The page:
18 January 2006 :New Jersey lawmakers have voted to suspend executions while a study commission examines the fairness and expense of the state's death penalty. Currently, there are 10 people on death row in New Jersey. Over the last month, the New Jersey legislature overwhelming supported the moratorium in votes of 55-21 with two abstentions in the state Assembly, and 30-6 in the state Senate.
Governor Richard Codey signed the bill on January 12. New Jersey is the first state to impose a moratorium on executions through legislation.
New Jersey's moratorium will remain in effect until January 15, 2007. New Jersey is the third state to halt executions since capital punishment was reinstated. Since 2000, moratoriums have been established by executive order in Illinois and Maryland. Maryland's moratorium has since been lifted.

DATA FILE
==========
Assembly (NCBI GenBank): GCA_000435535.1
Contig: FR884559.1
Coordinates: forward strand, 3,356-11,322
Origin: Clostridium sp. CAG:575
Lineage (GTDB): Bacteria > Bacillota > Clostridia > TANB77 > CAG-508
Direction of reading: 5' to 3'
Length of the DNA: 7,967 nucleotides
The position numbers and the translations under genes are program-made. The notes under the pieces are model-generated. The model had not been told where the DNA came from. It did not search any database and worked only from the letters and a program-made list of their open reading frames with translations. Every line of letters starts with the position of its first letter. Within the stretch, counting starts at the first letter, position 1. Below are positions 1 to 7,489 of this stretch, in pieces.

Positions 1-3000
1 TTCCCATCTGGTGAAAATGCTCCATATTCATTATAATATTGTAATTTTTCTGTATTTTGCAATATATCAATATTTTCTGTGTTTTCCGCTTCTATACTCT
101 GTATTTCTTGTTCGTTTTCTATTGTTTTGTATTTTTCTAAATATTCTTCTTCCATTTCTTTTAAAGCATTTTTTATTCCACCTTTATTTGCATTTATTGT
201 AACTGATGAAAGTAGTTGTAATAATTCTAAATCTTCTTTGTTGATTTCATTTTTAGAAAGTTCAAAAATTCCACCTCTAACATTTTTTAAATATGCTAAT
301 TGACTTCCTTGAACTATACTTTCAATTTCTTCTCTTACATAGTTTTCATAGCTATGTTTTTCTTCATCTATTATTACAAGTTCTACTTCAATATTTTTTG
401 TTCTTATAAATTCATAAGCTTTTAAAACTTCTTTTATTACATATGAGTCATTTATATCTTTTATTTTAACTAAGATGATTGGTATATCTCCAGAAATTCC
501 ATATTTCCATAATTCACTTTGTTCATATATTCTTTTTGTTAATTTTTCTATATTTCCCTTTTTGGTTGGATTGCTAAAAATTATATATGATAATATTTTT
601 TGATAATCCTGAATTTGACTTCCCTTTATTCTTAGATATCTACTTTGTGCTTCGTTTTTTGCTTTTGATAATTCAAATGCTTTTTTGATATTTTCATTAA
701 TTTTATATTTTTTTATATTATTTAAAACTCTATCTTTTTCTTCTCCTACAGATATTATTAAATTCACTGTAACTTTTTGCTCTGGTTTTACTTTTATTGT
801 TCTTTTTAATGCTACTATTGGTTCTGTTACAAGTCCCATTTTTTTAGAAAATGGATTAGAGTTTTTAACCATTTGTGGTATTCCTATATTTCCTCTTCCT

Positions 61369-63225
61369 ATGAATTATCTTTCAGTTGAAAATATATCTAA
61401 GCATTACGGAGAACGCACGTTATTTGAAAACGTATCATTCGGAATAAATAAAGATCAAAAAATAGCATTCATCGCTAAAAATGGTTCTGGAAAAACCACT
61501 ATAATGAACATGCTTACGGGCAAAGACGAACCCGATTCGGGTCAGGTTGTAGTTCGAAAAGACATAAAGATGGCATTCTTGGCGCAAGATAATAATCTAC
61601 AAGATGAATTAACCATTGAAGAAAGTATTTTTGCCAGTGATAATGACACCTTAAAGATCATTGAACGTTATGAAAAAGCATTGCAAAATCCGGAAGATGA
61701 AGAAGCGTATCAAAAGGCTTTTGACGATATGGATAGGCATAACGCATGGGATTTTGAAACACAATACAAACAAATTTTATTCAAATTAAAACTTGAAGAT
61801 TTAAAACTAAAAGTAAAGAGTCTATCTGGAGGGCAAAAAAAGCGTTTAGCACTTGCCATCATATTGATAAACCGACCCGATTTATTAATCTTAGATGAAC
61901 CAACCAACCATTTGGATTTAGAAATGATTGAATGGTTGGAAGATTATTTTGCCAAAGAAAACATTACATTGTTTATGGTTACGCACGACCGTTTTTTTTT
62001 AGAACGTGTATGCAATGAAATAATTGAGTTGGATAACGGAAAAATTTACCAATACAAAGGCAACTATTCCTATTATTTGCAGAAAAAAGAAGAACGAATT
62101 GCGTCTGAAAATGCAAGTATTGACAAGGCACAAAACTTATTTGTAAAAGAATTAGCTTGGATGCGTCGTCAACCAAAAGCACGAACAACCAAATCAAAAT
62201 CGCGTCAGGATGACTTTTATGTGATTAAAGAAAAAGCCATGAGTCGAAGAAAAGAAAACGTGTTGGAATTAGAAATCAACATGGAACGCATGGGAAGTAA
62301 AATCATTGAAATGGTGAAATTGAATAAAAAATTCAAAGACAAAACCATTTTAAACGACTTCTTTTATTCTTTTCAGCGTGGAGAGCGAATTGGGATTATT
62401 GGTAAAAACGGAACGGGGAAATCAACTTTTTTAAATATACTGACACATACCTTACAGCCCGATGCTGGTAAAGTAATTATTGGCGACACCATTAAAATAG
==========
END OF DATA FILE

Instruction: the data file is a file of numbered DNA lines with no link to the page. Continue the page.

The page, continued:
The death penalty statutes in New York and Kansas were both found unconstitutional in 2004 and have not been remedied.
New Jersey's study commission must be appointed within 45 days of the bill's signing into law. The group will consist of 13 members and they will have until November 2006 to report their findings. Among the issues the commission will examine are possible racial and geographic bias, costs, and whether alternatives exist that will both ensure public safety and address the needs of victims' families.